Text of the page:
New test can predict a type of autism with 100% accuracy

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In a new study, researchers found several maternal autoantibodies that are highly linked to the diagnosis and severity of autism.

They focused on maternal autoantibody-related autism spectrum disorder (MAR ASD), a condition accounting for around 20% of all autism cases.

They found machine learning can identify with 100% accuracy MAR ASD-specific patterns as potential biomarkers of autism risk.

The research was conducted by a team at the UC Davis MIND Institute.

Autoantibodies are immune proteins that attack a person’s own tissues.

Previously, Van de Water found that a pregnant mother’s autoantibodies can react with her growing fetus’ brain and alter its development.

In the study, the team obtained plasma samples from 450 mothers of children with autism and 342 mothers of typically developing children.

They then used a machine-learning algorithm to determine which autoantibody patterns were specifically linked to a diagnosis of autism.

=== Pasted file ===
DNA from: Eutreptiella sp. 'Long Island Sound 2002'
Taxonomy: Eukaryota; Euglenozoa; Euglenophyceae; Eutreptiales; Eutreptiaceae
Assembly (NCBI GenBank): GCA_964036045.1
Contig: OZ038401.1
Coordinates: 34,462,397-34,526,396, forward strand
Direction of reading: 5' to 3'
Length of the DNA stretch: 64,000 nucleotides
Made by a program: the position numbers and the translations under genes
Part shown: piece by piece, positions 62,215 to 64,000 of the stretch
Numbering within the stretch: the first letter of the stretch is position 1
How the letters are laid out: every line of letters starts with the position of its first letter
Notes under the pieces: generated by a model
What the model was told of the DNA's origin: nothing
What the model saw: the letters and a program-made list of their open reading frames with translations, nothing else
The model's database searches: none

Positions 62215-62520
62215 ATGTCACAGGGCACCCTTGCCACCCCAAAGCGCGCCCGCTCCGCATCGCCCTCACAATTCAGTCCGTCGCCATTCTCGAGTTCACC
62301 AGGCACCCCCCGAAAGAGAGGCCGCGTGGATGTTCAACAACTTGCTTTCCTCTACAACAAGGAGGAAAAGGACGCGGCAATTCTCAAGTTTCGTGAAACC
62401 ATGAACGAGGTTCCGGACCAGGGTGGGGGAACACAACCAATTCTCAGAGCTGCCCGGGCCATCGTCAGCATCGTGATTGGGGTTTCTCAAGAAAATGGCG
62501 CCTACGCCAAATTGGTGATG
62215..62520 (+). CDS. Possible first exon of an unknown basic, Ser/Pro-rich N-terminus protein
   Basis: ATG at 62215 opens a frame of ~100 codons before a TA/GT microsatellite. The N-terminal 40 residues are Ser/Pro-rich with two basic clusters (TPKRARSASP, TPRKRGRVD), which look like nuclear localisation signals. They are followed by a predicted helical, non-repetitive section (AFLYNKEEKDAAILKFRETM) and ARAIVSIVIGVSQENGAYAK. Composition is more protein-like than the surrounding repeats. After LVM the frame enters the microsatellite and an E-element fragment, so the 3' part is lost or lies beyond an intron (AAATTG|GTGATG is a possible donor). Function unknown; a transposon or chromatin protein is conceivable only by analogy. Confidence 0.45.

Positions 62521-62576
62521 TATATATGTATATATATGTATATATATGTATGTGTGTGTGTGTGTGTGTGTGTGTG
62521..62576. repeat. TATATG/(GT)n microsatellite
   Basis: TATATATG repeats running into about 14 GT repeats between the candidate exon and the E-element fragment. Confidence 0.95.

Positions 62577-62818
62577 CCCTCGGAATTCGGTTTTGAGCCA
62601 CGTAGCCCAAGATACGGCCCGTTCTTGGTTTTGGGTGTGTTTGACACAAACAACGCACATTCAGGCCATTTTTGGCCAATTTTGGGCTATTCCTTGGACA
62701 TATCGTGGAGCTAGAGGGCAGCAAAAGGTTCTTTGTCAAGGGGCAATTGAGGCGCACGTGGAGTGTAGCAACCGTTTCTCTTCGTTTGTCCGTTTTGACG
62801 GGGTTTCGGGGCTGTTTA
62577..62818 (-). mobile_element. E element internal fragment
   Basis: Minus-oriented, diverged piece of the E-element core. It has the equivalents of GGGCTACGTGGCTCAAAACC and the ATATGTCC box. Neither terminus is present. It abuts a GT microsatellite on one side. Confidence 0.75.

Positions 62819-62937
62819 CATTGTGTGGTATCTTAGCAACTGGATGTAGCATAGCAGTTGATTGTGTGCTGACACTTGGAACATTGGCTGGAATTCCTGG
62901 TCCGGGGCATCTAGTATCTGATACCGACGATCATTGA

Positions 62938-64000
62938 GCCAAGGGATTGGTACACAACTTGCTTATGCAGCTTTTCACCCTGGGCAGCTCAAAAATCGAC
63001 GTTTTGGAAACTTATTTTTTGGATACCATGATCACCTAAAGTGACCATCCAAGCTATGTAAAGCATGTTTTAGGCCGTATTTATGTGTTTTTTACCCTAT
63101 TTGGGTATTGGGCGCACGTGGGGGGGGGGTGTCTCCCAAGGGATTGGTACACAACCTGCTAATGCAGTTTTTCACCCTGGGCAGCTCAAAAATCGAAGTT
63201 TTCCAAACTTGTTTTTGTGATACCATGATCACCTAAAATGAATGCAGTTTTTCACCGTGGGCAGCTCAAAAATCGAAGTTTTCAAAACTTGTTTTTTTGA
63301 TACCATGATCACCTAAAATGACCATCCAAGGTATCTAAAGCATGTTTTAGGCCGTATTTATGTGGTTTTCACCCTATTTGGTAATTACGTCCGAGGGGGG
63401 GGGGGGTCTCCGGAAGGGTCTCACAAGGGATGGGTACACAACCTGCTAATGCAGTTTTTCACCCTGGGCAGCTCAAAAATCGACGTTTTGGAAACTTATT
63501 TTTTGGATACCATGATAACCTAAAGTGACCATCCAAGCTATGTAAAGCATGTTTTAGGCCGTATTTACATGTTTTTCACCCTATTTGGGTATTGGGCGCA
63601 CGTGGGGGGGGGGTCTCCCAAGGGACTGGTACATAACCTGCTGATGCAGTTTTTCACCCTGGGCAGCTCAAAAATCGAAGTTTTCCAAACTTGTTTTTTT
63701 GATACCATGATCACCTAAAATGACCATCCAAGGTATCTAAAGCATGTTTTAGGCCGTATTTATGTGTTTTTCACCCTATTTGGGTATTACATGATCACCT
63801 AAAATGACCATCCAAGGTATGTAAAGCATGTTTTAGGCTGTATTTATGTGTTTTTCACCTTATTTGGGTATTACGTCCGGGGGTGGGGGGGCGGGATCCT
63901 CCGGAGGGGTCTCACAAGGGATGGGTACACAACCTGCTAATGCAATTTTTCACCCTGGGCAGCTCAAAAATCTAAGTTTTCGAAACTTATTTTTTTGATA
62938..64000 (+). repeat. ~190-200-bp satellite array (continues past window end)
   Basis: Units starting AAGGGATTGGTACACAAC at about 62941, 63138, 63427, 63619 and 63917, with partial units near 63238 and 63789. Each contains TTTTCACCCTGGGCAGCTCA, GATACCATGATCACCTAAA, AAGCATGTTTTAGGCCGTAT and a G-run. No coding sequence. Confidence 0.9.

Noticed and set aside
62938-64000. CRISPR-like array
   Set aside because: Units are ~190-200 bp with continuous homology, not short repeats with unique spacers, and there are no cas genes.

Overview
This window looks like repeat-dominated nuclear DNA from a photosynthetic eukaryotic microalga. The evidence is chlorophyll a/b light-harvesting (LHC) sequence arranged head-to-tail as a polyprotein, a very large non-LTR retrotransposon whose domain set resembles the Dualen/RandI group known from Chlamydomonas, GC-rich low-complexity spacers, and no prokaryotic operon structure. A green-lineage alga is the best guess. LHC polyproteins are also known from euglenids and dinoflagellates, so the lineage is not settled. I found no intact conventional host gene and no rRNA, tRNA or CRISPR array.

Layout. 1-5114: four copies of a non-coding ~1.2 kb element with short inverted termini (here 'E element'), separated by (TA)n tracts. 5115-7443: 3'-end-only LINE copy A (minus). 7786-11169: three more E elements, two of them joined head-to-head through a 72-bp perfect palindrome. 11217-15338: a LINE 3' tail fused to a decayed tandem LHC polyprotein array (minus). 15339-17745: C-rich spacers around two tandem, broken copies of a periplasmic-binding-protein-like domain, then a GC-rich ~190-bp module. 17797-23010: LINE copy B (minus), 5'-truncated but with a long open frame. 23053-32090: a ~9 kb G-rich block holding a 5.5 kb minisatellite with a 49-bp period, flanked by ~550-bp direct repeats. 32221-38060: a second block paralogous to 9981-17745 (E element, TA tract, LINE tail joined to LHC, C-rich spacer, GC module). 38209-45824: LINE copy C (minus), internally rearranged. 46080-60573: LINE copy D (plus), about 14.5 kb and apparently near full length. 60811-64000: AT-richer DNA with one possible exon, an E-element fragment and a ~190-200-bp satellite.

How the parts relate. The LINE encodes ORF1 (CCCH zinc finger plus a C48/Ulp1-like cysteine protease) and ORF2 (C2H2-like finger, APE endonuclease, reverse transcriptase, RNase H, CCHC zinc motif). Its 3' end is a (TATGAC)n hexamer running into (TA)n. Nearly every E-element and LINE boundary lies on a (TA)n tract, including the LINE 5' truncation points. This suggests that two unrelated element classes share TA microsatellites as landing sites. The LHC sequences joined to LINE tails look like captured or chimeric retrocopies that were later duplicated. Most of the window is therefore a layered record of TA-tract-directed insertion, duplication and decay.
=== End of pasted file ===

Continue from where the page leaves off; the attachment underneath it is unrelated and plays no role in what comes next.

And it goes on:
The researchers created and validated a test to identify autism-specific maternal autoantibody patterns of reactivity in the developing brain.

This simple maternal blood test uses an ELISA (Enzyme-Linked-ImmunoSorbent Assay) platform, which is very quick and accurate.

The machine learning program crunched roughly 10,000 patterns and identified three top patterns associated with this type of autism.

The team says that with these maternal biomarkers, there are possibilities for very early diagnosis of MAR autism and more effective behavioral intervention.

The study opens the door for more research on potential pre-conception testing, particularly useful for high-risk women older than 35 or who have already given birth to a child with autism.

One author of the study is Judy Van de Water, a professor of rheumatology, allergy and clinical immunology.

The study is published in Molecular Psychiatry.

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